So the word should be spread just to be aware not to enter Tarpon Bay after dark. Apparently one fisherman has a permit to do so. Everyone else is technically trespassing, they maintain…
    We should have passed this info along at the time. Better late than never?
    John McLaughlin

    Click Here To View the Cruisers’ Net’s Western Florida Marina Directory Listing For the Ding Darling Anchroage

    Click Here To Open A Chart View Window, Zoomed To the Location of the Ding Darling Anchorage and Tarpon Bay

  • Fort Myers Boat Storage Recommendations

    Below is copied an interesting discussion from the T&T (Trawlers and Trawlering) list about good places to store one’s boat in the Fort Myers region of the Western Florida coastline.

    I need to store my 35 ft trawler somewhere near the Ft. Myers area, while I fly up north for knee surgery. Probably 4 to 6 months.
    Anyone have suggestions for a reasonable, no frills, dry storage yard in the area.

    All American Boat Storage and Charlotte Harbor Boat Storage are next door to one another up a freshwater canal off Charlotte Harbor north of Ft. Myers. Both are first class and reasonable.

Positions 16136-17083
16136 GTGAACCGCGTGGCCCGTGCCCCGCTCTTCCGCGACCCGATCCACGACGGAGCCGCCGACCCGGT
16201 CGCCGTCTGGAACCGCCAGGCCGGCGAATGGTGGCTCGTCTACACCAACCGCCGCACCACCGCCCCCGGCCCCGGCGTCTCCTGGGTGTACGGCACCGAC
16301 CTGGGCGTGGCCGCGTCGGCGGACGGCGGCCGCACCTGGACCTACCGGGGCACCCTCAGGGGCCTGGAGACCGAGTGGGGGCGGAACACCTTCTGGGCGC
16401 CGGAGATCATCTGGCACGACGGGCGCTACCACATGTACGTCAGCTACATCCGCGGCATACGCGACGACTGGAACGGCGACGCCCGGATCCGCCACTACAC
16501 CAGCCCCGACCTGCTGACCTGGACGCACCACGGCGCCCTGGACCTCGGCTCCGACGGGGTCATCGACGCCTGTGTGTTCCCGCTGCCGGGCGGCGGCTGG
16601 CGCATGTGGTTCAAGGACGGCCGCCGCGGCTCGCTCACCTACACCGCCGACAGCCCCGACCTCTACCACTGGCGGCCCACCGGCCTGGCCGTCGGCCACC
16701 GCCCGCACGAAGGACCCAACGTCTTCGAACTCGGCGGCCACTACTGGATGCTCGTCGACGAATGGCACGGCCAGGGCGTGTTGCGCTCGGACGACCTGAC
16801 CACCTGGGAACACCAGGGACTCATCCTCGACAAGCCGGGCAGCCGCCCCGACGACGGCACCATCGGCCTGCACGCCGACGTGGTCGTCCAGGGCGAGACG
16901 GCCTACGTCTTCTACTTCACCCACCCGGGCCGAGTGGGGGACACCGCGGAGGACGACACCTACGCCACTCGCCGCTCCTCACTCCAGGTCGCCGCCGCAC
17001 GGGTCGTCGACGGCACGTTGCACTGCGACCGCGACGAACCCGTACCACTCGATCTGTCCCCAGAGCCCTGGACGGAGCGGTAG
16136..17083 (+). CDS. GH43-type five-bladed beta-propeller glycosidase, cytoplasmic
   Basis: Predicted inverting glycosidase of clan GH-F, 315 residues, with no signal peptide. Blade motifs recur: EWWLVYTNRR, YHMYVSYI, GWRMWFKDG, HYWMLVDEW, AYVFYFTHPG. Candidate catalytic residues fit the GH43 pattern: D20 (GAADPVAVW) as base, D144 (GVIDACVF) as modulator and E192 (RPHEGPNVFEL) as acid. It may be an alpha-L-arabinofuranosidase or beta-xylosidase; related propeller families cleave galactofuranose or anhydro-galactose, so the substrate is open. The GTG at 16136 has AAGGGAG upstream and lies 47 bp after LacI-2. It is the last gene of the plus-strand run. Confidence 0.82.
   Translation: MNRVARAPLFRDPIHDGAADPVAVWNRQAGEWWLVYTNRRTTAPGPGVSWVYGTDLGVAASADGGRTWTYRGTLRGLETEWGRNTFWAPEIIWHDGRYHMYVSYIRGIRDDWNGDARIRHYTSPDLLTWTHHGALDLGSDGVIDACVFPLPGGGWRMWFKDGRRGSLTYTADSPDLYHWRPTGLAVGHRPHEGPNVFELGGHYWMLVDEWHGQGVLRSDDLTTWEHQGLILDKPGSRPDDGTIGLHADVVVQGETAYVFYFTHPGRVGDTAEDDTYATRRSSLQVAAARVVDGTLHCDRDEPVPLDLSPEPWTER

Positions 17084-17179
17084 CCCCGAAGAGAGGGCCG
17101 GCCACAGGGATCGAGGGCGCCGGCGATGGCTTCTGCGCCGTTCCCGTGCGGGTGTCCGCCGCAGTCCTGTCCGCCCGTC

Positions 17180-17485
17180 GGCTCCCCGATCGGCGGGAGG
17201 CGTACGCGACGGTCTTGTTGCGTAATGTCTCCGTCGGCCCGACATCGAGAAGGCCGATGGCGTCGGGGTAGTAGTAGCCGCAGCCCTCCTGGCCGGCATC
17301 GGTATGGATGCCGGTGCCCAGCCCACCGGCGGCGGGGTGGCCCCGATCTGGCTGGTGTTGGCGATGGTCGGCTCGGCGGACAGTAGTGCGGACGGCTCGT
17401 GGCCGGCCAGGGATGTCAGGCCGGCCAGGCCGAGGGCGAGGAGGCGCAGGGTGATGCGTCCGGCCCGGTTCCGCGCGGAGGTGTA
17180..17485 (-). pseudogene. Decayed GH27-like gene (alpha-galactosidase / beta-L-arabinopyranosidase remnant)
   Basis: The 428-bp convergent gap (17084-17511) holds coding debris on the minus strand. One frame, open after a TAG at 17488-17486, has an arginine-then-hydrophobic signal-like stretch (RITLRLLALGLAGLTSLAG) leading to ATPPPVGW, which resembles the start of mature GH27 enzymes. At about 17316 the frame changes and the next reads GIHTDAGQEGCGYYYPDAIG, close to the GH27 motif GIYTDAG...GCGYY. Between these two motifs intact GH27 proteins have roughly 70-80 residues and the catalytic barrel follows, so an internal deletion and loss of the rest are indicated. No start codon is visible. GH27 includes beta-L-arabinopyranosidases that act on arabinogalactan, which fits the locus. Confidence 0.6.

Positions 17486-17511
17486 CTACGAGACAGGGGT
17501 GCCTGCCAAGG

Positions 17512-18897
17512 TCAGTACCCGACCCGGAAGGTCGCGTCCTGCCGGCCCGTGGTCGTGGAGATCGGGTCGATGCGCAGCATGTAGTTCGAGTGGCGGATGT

Punta Gorda

    I concur with Charlotte Harbor Storage. Last time I was there it was a well run, clean operation. They do allow owners to work on their own boats if necessary.,+Florida+33785&l l=26.87688,-82.234919&spn=0.004172,0.006877&t=h&z=17
    or Tiny URL
    Joel Wilkins
    m/s Miss Magoo

    Glades Boat Storage, Moore Haven, FL
    Patrick and Margie

    You might want to call Owl Creek Boatworks in Alva, FL. It is just north of FT. Myers on the Caloosahatcee. He has covered fresh water storage and said no damage during Charlie.

  • Another Disturbing Report of Cruisers “Hasseled” in Boca Grande Basin Anchorage

    This is the second report, albeit a second hand one, about cruisers possibly being hassled when trying to anchor on the basin in Boca Grande Bayou, just behind the Pink Elephant restaurant. Follow the link below to check out an earlier article.
    In mid-January, I had the good fortune to address the Boca Grande Yacht Club at Gasparilla Inn. A good time was had by all, particularly yours truly. I raised the topic of anchorage restrictions in Boca Grand Bayou, and no-one there seemed to know anything about it. One must wonder who is really causing trouble for boaters in Boca Grande??????

    Boaters have reported being hassled when anchoring in Boca Grande Bayou. Anyone know which authority has jurisdiction in these waters?
    Jo Mogle

    Click Here To View An Earlier SSECN Posting About Cruisers’ Anchoring on Boca Grande Bayou

    Click Here To View the Cruisers’ Net’s Western Florida Anchorage Directory Listing For the Boca Grande ‘“ Gasparilla Island Basin Anchorage

    Click Here To Open A Chart View Window, Zoomed To the Location of the Boca Grande ‘“ Gasparilla Island Basin Anchorage

  • Trouble May Be Brewing in the Boca Grande – Gasparilla Island Basin Anchorage (Western Florida ICW, Statute Mile 28.5)